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May 2015 – ROSE School conference, Pavia.


A highlight in 2015 for Quake Centre Director Robert Finch was attending the Reduction of Seismic Risk (ROSE) School’s international conference in Pavia, Italy.


The Quake Centre has a special connection to the ROSE School. It was co-founded by the University of Canterbury’s very own Prof. Nigel Priestley, described by many in his field as the ‘godfather of earthquake engineering.’


“It was a huge honour to chair one of the seminars at the conference,” says Robert.


The ROSE conference was an opportunity to look back, but also to look forward to the new advances in the sector - and ensure that the Quake Centre is keeping up with the latest thinking internationally.


“It is vital that we stay aware of what is happening around the world, how that impacts on the work we are doing and what we can contribute back,” says Dr. Finch.


“That’s why connections such as our links to the ROSE School are so important, especially in terms of research and changes in thinking regarding seismic engineering.”


August 2015 – Newly Elected Board Members


In August 2015 the UC Quake Centre was excited to announce its new Board Members. In line with a commitment to partner the best of academic and industry knowledge in seismic research, there were four industry elected members and three university appointed members.


Richard Sharpe (Chairman) of Beca Consultants, John Burden, Fletcher Construction, Richard Smith, EQC and Peter Amos, Damwatch, are the Industry elected Directors.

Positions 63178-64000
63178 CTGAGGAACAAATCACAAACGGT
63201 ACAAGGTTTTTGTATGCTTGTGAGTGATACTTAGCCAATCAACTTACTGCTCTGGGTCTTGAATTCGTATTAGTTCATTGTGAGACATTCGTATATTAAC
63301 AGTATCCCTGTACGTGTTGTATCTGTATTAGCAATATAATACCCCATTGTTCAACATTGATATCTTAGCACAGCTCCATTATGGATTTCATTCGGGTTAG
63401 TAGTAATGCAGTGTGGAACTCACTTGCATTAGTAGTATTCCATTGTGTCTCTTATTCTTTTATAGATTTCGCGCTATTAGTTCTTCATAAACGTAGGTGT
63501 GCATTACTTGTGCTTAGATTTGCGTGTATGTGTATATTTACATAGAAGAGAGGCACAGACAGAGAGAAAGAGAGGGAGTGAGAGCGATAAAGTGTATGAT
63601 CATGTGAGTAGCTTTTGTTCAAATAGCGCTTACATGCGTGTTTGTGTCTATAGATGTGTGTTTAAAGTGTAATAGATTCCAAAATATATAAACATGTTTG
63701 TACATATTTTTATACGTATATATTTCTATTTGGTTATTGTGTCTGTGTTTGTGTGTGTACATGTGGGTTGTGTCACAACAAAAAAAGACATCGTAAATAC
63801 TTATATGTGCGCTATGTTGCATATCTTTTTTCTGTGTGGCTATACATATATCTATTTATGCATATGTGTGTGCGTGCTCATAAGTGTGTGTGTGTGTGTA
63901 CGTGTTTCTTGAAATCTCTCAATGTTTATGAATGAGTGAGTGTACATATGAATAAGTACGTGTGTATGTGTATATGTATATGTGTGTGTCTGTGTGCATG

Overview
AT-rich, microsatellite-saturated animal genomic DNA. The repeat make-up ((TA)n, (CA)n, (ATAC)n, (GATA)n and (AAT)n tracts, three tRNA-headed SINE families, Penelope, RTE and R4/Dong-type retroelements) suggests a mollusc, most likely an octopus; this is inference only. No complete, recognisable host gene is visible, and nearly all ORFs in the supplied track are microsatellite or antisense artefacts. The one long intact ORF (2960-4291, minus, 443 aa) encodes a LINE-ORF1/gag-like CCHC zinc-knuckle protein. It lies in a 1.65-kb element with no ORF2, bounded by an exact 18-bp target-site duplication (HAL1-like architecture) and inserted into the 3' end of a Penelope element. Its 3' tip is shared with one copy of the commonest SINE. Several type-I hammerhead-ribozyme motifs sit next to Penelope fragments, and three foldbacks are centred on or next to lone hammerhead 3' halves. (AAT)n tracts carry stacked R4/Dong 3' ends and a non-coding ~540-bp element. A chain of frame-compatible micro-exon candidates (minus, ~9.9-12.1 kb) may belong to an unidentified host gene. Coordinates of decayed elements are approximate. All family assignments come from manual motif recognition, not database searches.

Professor Jan Evans-Freeman and Professor Greg MacRae, both from the University of Canterbury and Professor Pierre Quenneville, from the University of Auckland are the University appointed Directors:


This is an incredible pool of talent with a focus to identify and provide world-class knowledge, research and seismic solutions to both industry and those communities affected by earthquakes.


September - 5 years on from the September Event


The University of Canterbury has always been at the forefront of earthquake engineering. However, in the five years following the September 4 2010 earthquake, they have broken new ground and cemented Christchurch as a city central to knowledge in seismic research.


Director of the UC Quake Centre, Robert Finch reflected, "Had it been an isolated event, with a normal series of decreasing aftershocks, would we have seen the same progress that has been made in research, development and practical responses to seismic events and their aftermath?”


“I doubt that without the thousands of quakes (as part of what many have called a ‘unique series of seismic events’) Christchurch would have attracted the ongoing local and international interest that it has in this field… or be in the position it is today as authority in the sector,”


November – 6ICEGE


The Quake Centre was proud to play its part in the 6th International Conference on Earthquake Geotechnical Engineering (6ICEGE), that was held in Christchurch, 1 – 4 November 2015.


The 2015 6ICEGE, welcomed both local and international experts in earthquake engineering. It was an excellent opportunity for those involved with research and industry in earthquake geotechnical engineering, to collaboratively exchange ideas and present their recent experience and developments.